Parashat Noach is the second weekly Torah portion in the Book of Genesis. It brings us from the decree of the Flood to the introduction of Abram; its main protagonist is the eponymous Noah, one of the most intriguing biblical characters, as he echoes Adam in some ways and presages Moses in others.
The first section (6:9-7:16) describes how God decides to destroy the earth — man, beast, bird — due to the prevalence of human violence and corruption. God regrets the creation of man, but since Noah is righteous, he and his wife, along with his three sons and three daughters-in-law, are selected to survive the coming deluge in an ark (teiva). This term appears only once more throughout Scripture, when baby Moses is placed in a teiva to escape Pharaoh’s decree of drowning. On the other hand, God’s command to Noah to spend the last seven days before the Flood gathering the animals mirrors the Creation story, particularly when God brings the animals before Adam in Eden (2:18-20).
The next section (7:17-8:14) describes the Flood itself: forty days and forty nights of torrential rain, as the teiva floats above all the mountains. Even after the rains stop and the waters recede to the mountaintops, Noah waits forty days to open the hatch. This foreshadows Moses’ spiritual experiences after ascending Mount Sinai, spending forty days and forty nights with God repeatedly. Now we return to the week being the dominant unit of time, as Noah sends out a raven and then a dove to see if it is safe. The symbol of the reborn earth is an olive leaf, echoing the fig leaf of Adam and Eve.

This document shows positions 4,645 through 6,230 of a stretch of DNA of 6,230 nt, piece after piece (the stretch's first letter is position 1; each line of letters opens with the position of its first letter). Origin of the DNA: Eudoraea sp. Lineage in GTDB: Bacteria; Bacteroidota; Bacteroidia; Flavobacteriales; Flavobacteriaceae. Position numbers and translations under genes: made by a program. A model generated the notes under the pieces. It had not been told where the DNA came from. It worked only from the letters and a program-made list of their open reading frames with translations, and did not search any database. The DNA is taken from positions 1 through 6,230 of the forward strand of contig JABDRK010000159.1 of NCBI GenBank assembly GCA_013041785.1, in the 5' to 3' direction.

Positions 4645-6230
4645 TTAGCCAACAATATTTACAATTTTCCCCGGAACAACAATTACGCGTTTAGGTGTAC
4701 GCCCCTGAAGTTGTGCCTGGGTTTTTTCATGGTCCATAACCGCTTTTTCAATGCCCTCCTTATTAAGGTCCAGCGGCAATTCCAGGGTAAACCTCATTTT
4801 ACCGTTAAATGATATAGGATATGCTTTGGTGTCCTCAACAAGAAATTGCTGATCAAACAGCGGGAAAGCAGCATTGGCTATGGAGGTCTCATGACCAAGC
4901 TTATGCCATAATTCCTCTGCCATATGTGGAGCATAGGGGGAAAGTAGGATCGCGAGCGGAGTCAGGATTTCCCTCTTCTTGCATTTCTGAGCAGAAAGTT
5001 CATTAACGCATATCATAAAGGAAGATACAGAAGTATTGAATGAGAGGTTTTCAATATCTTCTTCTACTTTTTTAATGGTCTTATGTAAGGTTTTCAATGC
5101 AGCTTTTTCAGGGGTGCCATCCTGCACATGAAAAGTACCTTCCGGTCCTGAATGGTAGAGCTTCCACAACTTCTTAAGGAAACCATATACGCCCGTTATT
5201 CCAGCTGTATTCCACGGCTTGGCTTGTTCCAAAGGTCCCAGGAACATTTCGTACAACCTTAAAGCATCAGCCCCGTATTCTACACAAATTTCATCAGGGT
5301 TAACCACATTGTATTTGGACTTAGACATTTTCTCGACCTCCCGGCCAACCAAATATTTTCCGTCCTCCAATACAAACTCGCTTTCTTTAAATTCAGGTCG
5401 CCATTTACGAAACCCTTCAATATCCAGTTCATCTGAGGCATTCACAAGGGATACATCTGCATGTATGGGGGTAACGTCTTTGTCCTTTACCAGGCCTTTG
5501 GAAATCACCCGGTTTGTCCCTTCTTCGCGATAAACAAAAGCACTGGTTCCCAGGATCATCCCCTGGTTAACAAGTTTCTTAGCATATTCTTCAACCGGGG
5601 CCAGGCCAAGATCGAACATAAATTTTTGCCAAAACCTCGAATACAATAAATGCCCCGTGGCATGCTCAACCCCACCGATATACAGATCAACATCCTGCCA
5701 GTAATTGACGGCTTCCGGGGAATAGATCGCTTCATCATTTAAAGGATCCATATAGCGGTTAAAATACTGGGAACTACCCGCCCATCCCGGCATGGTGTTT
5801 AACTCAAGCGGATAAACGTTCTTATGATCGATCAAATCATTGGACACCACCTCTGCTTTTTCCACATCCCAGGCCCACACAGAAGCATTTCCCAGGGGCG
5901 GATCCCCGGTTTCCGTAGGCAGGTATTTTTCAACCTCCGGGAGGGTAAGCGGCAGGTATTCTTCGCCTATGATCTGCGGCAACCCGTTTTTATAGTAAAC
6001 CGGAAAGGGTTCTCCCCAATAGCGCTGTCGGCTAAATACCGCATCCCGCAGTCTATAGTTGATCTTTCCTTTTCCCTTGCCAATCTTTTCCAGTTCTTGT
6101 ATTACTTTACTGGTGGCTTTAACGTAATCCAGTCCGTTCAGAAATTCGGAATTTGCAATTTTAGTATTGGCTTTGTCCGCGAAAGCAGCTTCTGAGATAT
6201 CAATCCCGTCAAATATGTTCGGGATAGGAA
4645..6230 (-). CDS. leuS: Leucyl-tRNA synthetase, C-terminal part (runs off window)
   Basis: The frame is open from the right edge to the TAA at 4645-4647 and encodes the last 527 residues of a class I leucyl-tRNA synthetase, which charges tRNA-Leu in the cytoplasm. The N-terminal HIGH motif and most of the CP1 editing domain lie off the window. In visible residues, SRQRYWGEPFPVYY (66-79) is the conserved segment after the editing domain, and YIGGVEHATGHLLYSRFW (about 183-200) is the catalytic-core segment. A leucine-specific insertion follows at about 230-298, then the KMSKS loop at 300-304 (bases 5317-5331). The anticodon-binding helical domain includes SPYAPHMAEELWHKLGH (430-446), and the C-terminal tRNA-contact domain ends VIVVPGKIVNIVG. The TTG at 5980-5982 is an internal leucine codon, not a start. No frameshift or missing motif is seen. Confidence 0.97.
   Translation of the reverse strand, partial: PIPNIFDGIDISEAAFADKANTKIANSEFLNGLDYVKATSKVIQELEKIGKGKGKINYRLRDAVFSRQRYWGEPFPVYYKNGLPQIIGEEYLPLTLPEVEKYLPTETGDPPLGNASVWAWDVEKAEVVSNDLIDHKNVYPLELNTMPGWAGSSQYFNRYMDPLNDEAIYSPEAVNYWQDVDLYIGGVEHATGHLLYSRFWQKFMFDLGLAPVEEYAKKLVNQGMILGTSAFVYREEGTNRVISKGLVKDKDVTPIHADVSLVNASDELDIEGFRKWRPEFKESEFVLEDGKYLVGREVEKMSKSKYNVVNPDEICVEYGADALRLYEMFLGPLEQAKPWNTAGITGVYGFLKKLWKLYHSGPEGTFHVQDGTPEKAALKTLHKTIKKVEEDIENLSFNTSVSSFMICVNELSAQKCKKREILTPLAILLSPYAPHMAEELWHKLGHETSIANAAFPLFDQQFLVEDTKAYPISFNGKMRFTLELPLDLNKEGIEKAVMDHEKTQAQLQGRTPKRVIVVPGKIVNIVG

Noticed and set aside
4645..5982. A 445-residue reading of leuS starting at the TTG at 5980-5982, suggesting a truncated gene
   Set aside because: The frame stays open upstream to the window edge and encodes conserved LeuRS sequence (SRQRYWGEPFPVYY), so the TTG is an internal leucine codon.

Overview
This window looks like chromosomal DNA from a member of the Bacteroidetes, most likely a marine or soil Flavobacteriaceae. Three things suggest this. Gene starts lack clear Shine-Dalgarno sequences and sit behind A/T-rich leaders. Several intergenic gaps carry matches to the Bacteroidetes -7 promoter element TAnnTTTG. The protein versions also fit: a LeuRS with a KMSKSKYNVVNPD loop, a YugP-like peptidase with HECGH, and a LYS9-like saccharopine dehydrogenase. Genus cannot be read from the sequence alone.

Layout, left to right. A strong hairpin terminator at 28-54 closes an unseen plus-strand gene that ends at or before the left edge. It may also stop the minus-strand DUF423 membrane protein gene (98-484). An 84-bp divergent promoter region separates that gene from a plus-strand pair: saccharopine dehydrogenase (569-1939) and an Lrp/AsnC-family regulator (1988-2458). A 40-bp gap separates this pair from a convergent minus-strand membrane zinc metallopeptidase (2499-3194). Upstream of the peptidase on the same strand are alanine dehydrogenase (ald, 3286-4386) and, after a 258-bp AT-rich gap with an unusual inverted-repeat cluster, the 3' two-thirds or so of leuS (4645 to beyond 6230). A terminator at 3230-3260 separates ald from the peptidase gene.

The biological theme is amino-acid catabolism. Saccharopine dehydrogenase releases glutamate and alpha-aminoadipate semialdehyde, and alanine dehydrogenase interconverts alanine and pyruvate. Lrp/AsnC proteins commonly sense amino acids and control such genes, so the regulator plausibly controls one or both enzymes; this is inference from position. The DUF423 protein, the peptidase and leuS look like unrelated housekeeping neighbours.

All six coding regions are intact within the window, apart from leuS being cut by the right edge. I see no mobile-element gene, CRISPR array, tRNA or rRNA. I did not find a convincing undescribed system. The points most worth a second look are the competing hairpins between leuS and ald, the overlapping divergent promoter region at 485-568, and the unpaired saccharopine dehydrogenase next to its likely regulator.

In the next section (8:15-9:17), Noah is told by God to leave the Ark, taking his family and all the animals and birds with him — and to be fruitful and multiply, just as Adam and Eve were told. Then, like Moses, he is given a set of laws, forming a covenant, symbolized by the rainbow. These are the Noahide laws that bind all of humanity, which descends from Noah through his three sons: Shem, Ham and Japheth.
However, in the next section (9:18-11:9), we see that the strain of being both the father of humanity and the founder of civilization proves too much for Noah. Noah plants a vineyard and gets drunk, uncovering himself in his tent, recalling the nakedness of Adam and Eve. However, Noah’s three sons do not fight amongst themselves; their progeny, the seventy nations of the world, share a language and a home. What they lack is spiritual guidance.
This brings us to follow the line of Shem for ten generations (11:10-32), through his great-grandson Eber (source of the term “Hebrew”), all the way to Abram, who sets out from Ur of the Chaldees to the Land of Canaan.
The portion from the Prophets comes from the fifty-fourth chapter of the Book of Isaiah, which talks about God’s remembrance of the waters of Noah and His covenant with humanity.